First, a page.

As the talk amongst cricket fans turns to the implications of Jonathan Trott’s sudden withdrawal from England’s Australian tour and what it will mean for remainder of the 2013-14 Ashes series, there seems to be a concerted effort going into avoiding any reference to mental illness.
Last night Trott released a statement saying: “I don’t feel it is right that I’m playing knowing that I’m not 100% and I cannot currently operate at the level I have done in the past… My priority now is to take a break from cricket so that I can focus on my recovery. I want to wish my team-mates all the very best for the remainder of the tour.”
Ever since Trott’s announcement, every media outlet reporting the story has been attributing the English player’s departure to ‘stress-related illness’ – that’s the official line being used to describe his condition. There is a strong implication of mental illness – such as depression or anxiety – in Trott’s statement, and yet Trott, the players and international sports media have made no mention of any disorders that fall under the Mental Illness umbrella.
While many health problems can be caused or exacerbated by stress (including heart disease, sleep problems, autoimmune diseases et cetera), the main conditions attributed to it are Depression and Anxiety. Unfortunately, mental health disorders like depression and anxiety have a history of being stigmatised and treated with an ‘off limits’ degree of sensitivity within the world of professional sport.
A similar situation and one of crickets most publicised cases is Marcus Trescothick who left the 2006-7 Ashes tour also with a ‘stress-related illness’ only to talk in detail about the time in his memoirs later on. He described his dismissive attitude toward mental illness before experiencing depression firsthand:
“Until I learned the hard way, from first-hand experience, just what the illness entails, how it works and what the effects can be, I had been one of those whose attitude to depression bordered on the skeptical,” he wrote. “If someone complained of being depressed, my initial reaction would be the words ‘Cheer up’, swiftly followed by ‘Pull yourself together’.”
Tied in with word of Trott’s withdrawal, a lot is being made of his form during England’s defeat in the first Ashes test and the subsequent sledging he received, namely by David Warner. Warner said of England and Trott’s performance that “It does look like they’ve got scared eyes at the moment. The way that ‘Trotty’ got out today was pretty poor and pretty weak. Obviously there is a weakness there and we’re probably on top of it at the moment.”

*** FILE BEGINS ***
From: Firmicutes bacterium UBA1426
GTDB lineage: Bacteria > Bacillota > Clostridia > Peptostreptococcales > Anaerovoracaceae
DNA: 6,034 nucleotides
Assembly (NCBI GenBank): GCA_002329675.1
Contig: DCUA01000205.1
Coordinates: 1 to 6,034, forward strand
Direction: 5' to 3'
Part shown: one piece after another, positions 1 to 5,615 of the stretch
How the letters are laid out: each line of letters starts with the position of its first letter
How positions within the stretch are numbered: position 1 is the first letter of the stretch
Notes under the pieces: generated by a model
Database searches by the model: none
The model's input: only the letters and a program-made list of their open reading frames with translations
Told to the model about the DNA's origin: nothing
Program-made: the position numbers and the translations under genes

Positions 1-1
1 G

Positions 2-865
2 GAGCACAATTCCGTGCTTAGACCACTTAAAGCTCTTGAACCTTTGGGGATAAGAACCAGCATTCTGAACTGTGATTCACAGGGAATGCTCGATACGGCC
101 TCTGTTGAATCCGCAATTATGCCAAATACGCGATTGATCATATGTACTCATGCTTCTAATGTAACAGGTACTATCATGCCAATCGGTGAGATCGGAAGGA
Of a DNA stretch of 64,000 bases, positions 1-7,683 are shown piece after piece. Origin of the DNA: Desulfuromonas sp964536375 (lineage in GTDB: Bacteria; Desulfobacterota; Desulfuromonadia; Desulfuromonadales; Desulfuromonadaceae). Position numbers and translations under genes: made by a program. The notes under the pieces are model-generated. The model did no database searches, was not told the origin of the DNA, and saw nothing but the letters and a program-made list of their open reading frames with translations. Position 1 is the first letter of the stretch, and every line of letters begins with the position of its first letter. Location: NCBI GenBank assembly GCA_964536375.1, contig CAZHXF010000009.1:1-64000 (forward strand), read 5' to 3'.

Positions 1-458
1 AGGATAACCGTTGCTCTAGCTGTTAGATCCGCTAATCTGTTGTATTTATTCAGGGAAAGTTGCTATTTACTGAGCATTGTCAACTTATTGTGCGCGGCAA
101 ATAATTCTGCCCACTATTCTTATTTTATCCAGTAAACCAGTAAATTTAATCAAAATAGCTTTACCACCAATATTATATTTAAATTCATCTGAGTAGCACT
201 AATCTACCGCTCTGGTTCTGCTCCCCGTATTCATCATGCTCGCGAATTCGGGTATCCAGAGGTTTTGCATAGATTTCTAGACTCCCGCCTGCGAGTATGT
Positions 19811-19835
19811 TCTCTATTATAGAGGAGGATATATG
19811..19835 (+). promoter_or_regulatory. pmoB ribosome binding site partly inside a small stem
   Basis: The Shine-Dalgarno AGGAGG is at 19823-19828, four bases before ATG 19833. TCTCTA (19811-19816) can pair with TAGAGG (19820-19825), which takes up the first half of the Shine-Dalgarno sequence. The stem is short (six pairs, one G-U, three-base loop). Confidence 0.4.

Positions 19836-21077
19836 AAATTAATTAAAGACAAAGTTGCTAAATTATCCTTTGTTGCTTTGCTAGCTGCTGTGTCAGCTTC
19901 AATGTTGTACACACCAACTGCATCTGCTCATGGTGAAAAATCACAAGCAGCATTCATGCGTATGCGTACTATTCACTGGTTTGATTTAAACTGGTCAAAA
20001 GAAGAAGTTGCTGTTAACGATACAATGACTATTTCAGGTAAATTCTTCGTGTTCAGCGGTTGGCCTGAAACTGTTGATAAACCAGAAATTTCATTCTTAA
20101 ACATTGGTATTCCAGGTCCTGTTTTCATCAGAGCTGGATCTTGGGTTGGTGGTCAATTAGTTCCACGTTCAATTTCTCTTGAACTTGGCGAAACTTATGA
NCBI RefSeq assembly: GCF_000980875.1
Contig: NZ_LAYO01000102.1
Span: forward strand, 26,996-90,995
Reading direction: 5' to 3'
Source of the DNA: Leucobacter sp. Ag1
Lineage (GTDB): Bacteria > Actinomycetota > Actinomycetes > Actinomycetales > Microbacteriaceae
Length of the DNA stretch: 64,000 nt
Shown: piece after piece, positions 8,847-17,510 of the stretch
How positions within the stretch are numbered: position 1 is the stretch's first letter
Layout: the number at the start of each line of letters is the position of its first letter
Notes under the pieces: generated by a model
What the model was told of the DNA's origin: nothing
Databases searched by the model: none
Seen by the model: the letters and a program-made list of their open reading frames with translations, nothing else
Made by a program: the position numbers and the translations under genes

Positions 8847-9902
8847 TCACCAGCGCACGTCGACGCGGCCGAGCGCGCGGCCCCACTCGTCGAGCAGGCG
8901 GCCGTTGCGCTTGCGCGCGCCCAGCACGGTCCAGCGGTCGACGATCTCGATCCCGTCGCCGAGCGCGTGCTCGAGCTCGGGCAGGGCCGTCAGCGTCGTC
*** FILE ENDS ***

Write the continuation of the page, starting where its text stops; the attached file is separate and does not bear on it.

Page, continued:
Due in part to the timing of the announcement, some commentators have been suggesting there’s a link between the sledging incident and Trott’s sudden exit as if it were simply a case of running home because of some spiteful comments, failing to remember that Trott is well known to give as good as he gets on that front.
Not to give undeserved credence to anonymous commenter on news stories, but several seem to be suggesting that Trott’s exit comes down to his inability to hack it in the big leagues. On one particular Telegraph article one comment read: “We all face pressures in life and have to deal with adversity and disappointment. Maybe Trott has a clinical mental disorder, or maybe he’s just weak minded and too busy feeling sorry for himself. I think it’s the latter, but I’m happy to be proved wrong.”
Someone else pulled out a quote from Keith Miller (Australian cricketer and ex-bomber pilot in WW2) which reads “…pressure is a Messerschmitt up your arse, cricket is not.”
Warner’s comments were made before the team had been notified about Trott’s illness, and perhaps for that reason England’s manager has come forward with a statement emphasising Trott’s decision to leave had nothing to do with any criticism he received regarding his performance. Steve Warner, David Warner’s brother, has today said: “I’ve been through depression, did not realise it was this cause he went home… I do apologise and wish him all the best recovery.”
Former England captain Michael Vaughan, who had been critical of Trott’s performance in the first Ashes test, has since said, “I don’t know how long it’s been going on for Jonathan but clearly this week he wasn’t right. I criticised him in the second innings and I wished I hadn’t. The hardest thing about it is that it’s stress, not visual.”
Yes, Michael Vaughan straight up admitted that when the issue is a mental one as opposed to a physical one, it’s more difficult to comment on. Add to this the fact it has been made clear that further information about Trott’s condition is strictly off limits – with his management and teammates unwilling to discuss details – it does make you wonder how different the situation would be if it were a torn ligament that had sent the cricketer home.
Former Premier League footballer Clarke Carlisle who experienced depression and spoken out about his battle believes that the English Cricket Board is doing the right thing. Carlisle says, “there is a far greater appetite now to address mental health issues. The mechanisms that are in place in society as a whole are nowhere near adequate, but things are improving.”
Things would undoubtedly improve faster if the sporting world, and the world at large, could address mental illness in an open and honest way; there should be no room in modern Australia for an elephant.
If you or somebody close to you is struggling with depression or anxiety, the first step is being empowered to make a change. Beyond Blue provide a supportive community for mental illness sufferers, and are available day or night by calling 1300 22 4636.